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How I keep my dogs' teeth and gums healthy

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Photo: Marrow Bones for Healthy Teeth & Gums

Before I got my dog I had noticed so many dogs with badly stained teeth and knew many people who had spent a lot of money at vets getting their dogs teeth cleaned or having dental treatment.

On my first visit to my vets they told me I had to get my dog used to me brushing his teeth.  This did seem to be very unnatural to me, as during my childhood we had dogs and never brushed their teeth and they all had good teeth, never needing any dental treatment.

So I questioned what was different about "modern times" and I personally felt a lot was to do with a dogs diet.  It has changed in recent times to kibble / dry food and the majority of dogs I  met that did have tartar build up or brown/stained teeth were fed on dry food (kibble, nuts).

I decided that I was going to attempt to feed my dog a natural diet.  I was lucky as my dog is not a fussy eater and loved his food.. When he was a puppy and still on kibble, I gradually  added small quantities of cooked brown rice, cooked mixed vegetables (carrots, brocolli, califlower, peas) together with either raw mince beef, lamb, cooked fish or cooked chicken to his meals increasing the amount slowly, till I weaned him completely off kibble.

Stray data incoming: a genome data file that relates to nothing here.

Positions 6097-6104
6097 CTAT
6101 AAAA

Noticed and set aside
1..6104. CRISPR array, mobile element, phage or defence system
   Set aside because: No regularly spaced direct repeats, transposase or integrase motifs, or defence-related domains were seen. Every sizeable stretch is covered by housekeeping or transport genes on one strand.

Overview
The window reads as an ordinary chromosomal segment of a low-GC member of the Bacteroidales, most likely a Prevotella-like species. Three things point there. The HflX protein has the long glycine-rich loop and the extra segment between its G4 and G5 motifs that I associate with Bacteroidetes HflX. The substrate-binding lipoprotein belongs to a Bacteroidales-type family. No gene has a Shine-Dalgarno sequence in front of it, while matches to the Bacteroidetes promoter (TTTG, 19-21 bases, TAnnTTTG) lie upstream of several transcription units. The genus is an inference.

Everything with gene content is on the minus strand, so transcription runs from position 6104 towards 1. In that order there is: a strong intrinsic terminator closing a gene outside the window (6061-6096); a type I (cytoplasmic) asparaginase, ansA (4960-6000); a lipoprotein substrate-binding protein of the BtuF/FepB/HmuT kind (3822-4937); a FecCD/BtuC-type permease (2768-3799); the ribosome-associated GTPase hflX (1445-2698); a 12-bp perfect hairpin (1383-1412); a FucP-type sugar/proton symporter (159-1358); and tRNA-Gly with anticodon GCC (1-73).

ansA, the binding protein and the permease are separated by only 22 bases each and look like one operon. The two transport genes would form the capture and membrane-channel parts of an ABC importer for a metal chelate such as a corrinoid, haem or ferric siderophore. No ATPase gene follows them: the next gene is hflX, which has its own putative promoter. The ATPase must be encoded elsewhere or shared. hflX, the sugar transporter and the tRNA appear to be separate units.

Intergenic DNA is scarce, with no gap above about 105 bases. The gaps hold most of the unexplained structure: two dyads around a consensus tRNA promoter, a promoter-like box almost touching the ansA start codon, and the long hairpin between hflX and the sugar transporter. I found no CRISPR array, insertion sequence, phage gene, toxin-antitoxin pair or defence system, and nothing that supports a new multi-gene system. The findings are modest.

To help keep tartar away, I mix a small amount of Plaque-Off a teeth cleaning supplement for dogs and cats, once a day.  I have found the product to be well worth the money as one pot lasts about 6 months and it works.

I also regularly give my dog raw carrots as chewing is very good for cleaning his teeth.  Carrots do have a certain amount of natural sugars so too many can make your dog put on weight and some dogs simply do not like carrots, although if introduced when they are young, I think they will all like them.

Bones:  As soon as I felt my dog was old enough, in his case, six months, I started to give him raw marrow bones.  I believe these are perhaps one of the most essential natural foodstuff for helping to keep a dogs teeth clean.  He now gets a large marrow bone at least once a week.

All puppies and dogs, especially my dog, loved to chew and he chewed anything. I made sure he had plenty of non-edible chew toys and rubbed a bit of something nice and smelly on it to encourage him to chew and gnaw at the item.

I have found that my dog tended to gobble down, rather than chew, most the edible chews on the marketplace, such as rawhide chews and denture sticks.  Therefore I felt that giving these to him was not beneficial to the cleaning of his teeth.

As a word of warning: I would recommend that you do NOT allow your dog to chew or gnaw at dog tennis balls.  The nylon bits that a dog will chew / rip off can damage and even get stuck in and under the gums which can cause cuts and inflammation which is then susceptible to bacteria build up and infection.

My dog is now completely on a natural diet, his daily meals consist of cooked brown rice and veg, mixed with either beef and offal, lamb, chicken or fish which is supplemented by raw carrots and marrow bones. He does not have any dried food / kibble in his diet and to date he has perfectly clean white teeth with no plaque build up and healthy gums.  And I am pleased to say that when he has his annual check up the vets always compliment his teeth and say “what a good job I am doing with his teeth brushing”… they are a little surprised when I tell them his teeth are not brushed !!

Watch Vdeo :  Tips on how to check if your dogs teeth are healthy